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bdouglas

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About bdouglas

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    Knight Of the Woeful Countenance

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  1. An interesting podcast from Hanna Seariac, detailing her conversion from Catholicism to Mormonism. I found her testimony very moving. https://www.fairmormon.org/blog/2020/09/13/fair-voice-podcast-16-sunday-special-on-catholicism-and-hannas-conversion#comment-99177
  2. Did God have to cast out a third of the Host of Heaven? Why didn’t He seek to accommodate this unhappy third in some way, short of throwing them out of heaven? In The Great Divorce by C S Lewis, some of the ghosts Lewis encounters on his journey wonder why more is not done by those in Heaven to improve the lot of the those in the “grey town” (hell). They wonder, in effect, why a bridge can’t be built connecting Heaven and Hell. Hence the title The Great Divorce. Lewis is saying there can be no marriage of Heaven and Hell. It is simply not within the realm of possibility. Mormonism is
  3. Yes, Bushman and Givens are often misunderstood. But that's my point. RFM would never do a podcast titled "The Subversive Hugh Nibley", because one always knows where Nibley stands——from the writings themselves. Oh, well. Don't think I don't like Bushman and Givens. I like them both very much. Bushman especially is front and center on my bookshelf, next to Nibley and B H Roberts.
  4. The main pet peeve I have with the scholars is that too often their work is not accessible to ordinary yokels like me. They are specialists writing for other specialists——this and the fact that very often you can't pin them down. Are they believers? Cultural Mormons? What are they?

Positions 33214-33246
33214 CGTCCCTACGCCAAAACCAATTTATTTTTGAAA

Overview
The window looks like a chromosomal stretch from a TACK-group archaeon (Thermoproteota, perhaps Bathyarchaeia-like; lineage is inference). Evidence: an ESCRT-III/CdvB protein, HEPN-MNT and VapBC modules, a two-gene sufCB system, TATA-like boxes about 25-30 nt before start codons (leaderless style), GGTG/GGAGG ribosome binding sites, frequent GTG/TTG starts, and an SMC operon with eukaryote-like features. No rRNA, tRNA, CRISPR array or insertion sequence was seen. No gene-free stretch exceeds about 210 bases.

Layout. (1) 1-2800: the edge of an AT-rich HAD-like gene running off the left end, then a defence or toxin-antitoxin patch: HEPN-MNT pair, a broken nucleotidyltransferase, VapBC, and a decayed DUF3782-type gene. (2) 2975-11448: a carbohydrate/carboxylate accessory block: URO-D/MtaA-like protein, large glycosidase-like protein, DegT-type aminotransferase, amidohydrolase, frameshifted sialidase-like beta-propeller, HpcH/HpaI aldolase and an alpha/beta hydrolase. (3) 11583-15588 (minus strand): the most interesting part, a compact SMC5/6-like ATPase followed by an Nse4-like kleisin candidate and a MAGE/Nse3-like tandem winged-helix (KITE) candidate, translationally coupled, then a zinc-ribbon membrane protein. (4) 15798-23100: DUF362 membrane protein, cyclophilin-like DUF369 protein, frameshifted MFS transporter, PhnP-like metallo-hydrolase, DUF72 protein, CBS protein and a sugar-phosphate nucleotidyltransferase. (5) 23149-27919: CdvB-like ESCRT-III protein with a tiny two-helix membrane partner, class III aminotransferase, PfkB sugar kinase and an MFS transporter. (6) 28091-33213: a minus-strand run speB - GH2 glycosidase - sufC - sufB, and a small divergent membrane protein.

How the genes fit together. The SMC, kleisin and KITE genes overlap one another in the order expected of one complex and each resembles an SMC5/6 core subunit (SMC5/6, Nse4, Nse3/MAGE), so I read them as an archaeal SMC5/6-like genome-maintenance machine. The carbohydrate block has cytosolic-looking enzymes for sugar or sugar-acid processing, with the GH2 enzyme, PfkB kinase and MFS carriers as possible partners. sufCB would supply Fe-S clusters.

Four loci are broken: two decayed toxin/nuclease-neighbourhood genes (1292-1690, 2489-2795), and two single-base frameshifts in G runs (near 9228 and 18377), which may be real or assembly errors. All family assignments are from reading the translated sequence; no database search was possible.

5. Could one say, "If Christianity is true, it doesn't need C S Lewis"? I guess so. But I for one value my C S Lewis books. (And I value my Nibley books.)
  6. Examples of what I mean–– Grant Palmer (who, after a CES career, reverted to mainline Protestantism) a year before he died said Bushman’s RSR was the best bio of Joseph Smith to date. RFM did a podcast titled The Subversive Teryl Givens. In the case of RSR, Palmer said it was the best bio of JS because he could read it and see in it Joseph Smith as fraud: in other words the book can go anyway you want it to, depending on what you already think. (I say this, while at the same I like RSR, in fact I have read it twice. It is on my Kindle and the hardback is on my bookshelf.) I
  7. Unless you expand the definition of "enemy". An enemy is one who actively opposes. But an enemy might also be one who does nothing——like the Harvard prof at Harvard that Bushman talks about, who learned it a little about Mormonism and pronounced it "garbage". He is casting his vote, even if he never gives JS or the BOM another thought. This is not to say this yay or nay vote must necessarily happen overnight. It took Brigham Young two years to make up his mind after having encountered the BOM. Maybe some people might need a whole lifetime, and then some additional missionary work on the o